by Durand Jacobs Ph.D.
Assembly Room, A. K. Smiley Public Library
LOTTERY AS "PIED PIPER" FOR JUVENILE GAMBLING
For more than the past twenty years I have
studied various health-threatening and risk-taking behavior in youth, including their age
of onset and subsequent involvement with
In making this presentation, I shall wear
several hats. First, as a teacher and
clinician, concerned with the potential hazards that a government-supported lottery
may pose for legally underage juveniles in that state.
Second, as a social scientist, who has marshaled empirical data to
support his concerns. And finally, as an informed
citizen, attempting to understand how to prepare our children to become healthy and
productive citizens in a rapidly changing world scene, that has become virtually awash
with more forms of readily accessible legal and illegal gambling, than ever before in our
Our focus today will be on state-supported
and promoted lotteries. At last count: 38 of them among our fifty states, and still more
eager to move out from the wings.
For openers (sic), I invite your critical
attention to the conduct of any given state lottery.
In its living form you will find it garbed in bright and colorful adornment,
strolling through streets of every neighborhood, surely a magical troubadour, leading
scores of happy followers on the road to easy riches.
(Parenthetically, riches thought to
be easy by the players, but riches known to be sure and easy by strapped state
legislators, who warmly welcome lottery revenues as a sure-fire, vote-getting,
budget-stretching alternative to raising taxes.)
Meanwhile, the siren song of this modern "Pied Piper" that urges adult players to "dream a little dream," inadvertently has caught the rapt attention of 12 to 17 year old juveniles. They are experts in dreaming dreams! In Technicolor, and with music! Especially dreams of instant riches, (wow,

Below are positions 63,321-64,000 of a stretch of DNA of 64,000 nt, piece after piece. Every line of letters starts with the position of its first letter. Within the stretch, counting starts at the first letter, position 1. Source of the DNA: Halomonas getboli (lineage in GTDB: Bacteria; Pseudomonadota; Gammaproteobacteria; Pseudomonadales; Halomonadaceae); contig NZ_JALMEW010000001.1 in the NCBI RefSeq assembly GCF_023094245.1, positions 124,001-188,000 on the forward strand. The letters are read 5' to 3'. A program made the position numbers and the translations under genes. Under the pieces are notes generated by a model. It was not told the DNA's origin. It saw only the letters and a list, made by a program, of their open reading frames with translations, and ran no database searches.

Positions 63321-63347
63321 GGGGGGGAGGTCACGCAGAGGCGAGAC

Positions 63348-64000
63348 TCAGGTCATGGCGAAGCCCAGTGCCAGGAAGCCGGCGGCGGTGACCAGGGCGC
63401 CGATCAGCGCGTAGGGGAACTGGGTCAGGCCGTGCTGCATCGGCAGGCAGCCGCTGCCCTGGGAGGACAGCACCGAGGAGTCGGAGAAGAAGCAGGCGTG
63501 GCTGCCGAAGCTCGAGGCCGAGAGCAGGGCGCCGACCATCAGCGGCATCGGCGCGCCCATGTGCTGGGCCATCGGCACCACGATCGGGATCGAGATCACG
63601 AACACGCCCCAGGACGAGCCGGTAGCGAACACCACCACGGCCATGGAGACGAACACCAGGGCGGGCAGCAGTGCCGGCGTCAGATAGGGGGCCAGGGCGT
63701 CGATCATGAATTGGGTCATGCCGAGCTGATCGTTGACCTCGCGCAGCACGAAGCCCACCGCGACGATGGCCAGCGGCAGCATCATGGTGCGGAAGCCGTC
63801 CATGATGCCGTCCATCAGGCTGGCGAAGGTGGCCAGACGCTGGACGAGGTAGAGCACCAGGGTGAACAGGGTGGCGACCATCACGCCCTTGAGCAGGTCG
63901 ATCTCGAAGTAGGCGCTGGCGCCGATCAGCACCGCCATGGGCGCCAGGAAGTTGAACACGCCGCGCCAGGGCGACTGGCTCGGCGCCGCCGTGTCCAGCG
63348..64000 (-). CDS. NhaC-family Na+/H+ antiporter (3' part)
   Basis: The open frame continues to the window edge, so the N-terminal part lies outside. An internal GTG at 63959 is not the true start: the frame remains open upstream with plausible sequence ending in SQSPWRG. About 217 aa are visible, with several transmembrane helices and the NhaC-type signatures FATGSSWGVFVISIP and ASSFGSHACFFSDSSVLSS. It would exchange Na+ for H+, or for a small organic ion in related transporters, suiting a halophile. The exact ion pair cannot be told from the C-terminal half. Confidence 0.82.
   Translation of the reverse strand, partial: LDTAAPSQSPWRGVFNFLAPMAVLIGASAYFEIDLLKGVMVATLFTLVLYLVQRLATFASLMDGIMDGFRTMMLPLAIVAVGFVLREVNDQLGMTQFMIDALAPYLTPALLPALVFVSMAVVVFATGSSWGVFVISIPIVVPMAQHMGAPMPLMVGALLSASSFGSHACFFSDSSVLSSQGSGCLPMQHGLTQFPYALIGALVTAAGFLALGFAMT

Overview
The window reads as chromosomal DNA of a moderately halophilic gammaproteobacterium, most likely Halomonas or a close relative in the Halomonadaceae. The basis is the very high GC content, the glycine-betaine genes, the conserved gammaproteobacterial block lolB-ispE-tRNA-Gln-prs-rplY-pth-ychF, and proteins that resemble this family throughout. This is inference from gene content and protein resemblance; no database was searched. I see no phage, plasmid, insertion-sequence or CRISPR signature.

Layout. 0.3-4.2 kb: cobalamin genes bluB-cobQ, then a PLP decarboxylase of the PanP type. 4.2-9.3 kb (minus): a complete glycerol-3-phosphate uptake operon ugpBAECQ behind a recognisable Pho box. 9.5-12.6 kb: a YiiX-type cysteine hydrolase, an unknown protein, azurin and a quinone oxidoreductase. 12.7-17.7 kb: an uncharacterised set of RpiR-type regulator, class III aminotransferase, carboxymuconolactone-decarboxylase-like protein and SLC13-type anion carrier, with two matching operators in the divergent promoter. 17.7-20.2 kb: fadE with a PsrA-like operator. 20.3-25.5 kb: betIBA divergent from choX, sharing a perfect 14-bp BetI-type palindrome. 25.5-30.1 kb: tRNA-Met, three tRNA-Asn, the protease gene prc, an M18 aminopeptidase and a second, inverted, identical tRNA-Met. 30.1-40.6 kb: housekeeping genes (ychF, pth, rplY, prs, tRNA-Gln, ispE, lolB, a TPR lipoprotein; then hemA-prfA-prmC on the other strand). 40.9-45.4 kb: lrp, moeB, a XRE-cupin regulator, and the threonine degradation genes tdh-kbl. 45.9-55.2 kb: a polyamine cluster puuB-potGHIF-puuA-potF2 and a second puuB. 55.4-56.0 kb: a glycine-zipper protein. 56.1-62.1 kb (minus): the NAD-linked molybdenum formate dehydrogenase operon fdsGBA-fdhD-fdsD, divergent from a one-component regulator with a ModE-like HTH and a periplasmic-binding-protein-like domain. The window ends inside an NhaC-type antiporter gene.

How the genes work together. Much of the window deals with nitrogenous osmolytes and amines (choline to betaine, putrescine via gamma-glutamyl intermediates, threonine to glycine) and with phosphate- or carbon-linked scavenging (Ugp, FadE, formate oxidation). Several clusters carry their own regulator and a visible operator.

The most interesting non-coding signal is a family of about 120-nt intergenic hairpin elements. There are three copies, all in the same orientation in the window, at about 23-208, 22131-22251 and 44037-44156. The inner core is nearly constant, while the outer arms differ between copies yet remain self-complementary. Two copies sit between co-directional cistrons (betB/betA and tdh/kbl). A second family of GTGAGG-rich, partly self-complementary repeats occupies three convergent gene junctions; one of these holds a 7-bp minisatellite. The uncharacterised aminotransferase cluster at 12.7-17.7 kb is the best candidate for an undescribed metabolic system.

wow), that mean no more need for school (oh yeah!); no longer need to prepare for
earning a living (my, my!); pay off the family home and send the folks off on a long
vacation (good, good!); world-wide travel (la,la!); a life full of recreation and
indulgence (whoopee!); and comfortable leisure to enjoy the later years (nice, nice!).
Quite a set of dreams to latch on to, Mr.
Piper Man. Oh, play it again and again for
From the sidelines (egged on by lottery
supporters) comes a litany of protestations:
"What you say is terrible-it can't be
"On the back of each ticket it says,
'You must be 18 to play' "!
"Lottery ticket vendors can be
punished for selling to minors!"
And the law says minors can be
brought to court for buying a ticket.
be more than a very few kids, who buy lottery tickets.
"Besides, playing the lottery isn't really
gambling. It's more like a church
"Lottery earnings support good things, like education."
"Is there really any evidence to show
that lotteries have this so-called Pied Piper Effect
That lottery play can even lead kids into greater involvement with other
Kids can't get into casinos, or bingo parlors, or race tracks; it's against the
And kids betting with a bookie on sporting
In the fall of 2000 my second review of
juvenile gambling in North America was published. This
served to update and extend my original study of juvenile gambling, published in 1989. This first pioneering investigation, published in
1989, was received by some as a kind of expose of a phenomena that had existed for some
time, but had gone largely unnoticed by parents, school administrators, government
officials and the public media.
Of course, at that time everyone knew kids